Cecily Glowik MacDonald is one of my favorite knitting designers working today. Her stuff is classic without being basic or boring, and she designs things I want to wear — and, more importantly, that I want to knit. Even when another stockinette-in-the-round project won’t hold my attention, Cecily’s patterns have details that do.
Case in point: Goodale.
On the other hand, lifted increases! I-cord edging! AND CHECK OUT THOSE POCKETS!
Er, except I didn’t adjust the pattern for my long, long torso like I usually do, so I ended up with a lovely cropped length, which is perfect (perfect!) for spring and summer dresses and whatnot, but which means that these little pockets are awfully close to boob-level.Clearly, the only answer is to wear this Goodale all summer, and then make another one — this time with three-quarter sleeves and a longer body — and wear it every single day of Winter 2012.
I used some fabric scraps I had lying around, and this kit. And people, it could not have been easier! I WANT TO COVER ALL OF THE BUTTONS ALL OF THE TIME.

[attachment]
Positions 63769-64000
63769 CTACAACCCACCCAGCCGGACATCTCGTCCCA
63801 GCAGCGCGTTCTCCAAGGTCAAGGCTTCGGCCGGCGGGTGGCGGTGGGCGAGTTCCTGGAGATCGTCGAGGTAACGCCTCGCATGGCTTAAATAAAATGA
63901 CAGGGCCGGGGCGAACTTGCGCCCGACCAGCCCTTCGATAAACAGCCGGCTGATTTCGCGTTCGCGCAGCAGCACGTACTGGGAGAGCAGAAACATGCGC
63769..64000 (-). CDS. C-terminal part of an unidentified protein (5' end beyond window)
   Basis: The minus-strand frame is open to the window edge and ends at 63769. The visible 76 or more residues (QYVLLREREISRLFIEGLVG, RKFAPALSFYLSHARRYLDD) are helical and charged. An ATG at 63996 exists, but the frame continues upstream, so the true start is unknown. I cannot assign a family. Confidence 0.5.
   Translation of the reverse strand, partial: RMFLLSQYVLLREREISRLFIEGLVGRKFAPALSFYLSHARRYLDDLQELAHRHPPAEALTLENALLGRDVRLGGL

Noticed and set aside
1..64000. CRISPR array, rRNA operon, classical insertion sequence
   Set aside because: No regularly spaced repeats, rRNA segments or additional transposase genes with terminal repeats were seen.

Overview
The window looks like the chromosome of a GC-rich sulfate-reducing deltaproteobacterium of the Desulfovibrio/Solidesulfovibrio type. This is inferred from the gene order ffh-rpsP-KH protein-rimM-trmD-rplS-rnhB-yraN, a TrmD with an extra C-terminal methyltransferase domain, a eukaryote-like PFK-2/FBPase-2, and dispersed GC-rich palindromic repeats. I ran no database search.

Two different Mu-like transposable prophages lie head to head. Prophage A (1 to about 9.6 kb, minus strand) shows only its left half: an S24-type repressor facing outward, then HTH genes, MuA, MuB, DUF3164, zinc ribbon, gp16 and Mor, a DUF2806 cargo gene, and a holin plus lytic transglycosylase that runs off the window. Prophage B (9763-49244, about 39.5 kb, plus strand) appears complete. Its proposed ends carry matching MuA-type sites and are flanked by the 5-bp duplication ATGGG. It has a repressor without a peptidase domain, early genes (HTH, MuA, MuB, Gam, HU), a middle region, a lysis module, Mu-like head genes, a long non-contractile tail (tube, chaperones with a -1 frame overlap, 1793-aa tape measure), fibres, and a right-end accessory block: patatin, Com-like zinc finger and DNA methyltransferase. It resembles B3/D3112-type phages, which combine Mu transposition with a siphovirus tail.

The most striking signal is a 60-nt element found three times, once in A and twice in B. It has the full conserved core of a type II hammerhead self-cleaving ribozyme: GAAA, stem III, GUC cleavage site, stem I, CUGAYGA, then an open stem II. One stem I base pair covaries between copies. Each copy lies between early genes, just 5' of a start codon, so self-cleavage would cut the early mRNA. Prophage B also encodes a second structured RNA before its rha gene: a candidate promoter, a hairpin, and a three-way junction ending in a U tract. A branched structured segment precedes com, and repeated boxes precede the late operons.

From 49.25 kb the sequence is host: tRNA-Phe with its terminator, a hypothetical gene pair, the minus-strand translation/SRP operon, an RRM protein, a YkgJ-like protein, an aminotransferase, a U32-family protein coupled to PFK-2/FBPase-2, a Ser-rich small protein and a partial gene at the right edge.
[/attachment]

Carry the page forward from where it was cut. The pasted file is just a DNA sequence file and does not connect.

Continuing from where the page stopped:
To sum up: Cecily rules! details are awesome! pockets! buttons!
And now, on the subject of pockets, I give you my best (and yet? still not that convincing) Stern Professorial Face when I tell you to spend some time with the amaaaazing “Pockets of History” collection at VADS.
Pockets of History includes photographs of and information about hundreds of surviving examples of women’s tie-on pockets from the 18th and 19th centuries (pockets weren’t always attached to clothes, you know). Check out the embroidered pockets in particular — they’re pretty freaking incredible. Pockets!
ETA: Oh! Oh! And please check out Kate’s wonderful, wonderful post about pockets from a few days ago! (h/t to Katie for the link — the post was still languishing in my blogreader.)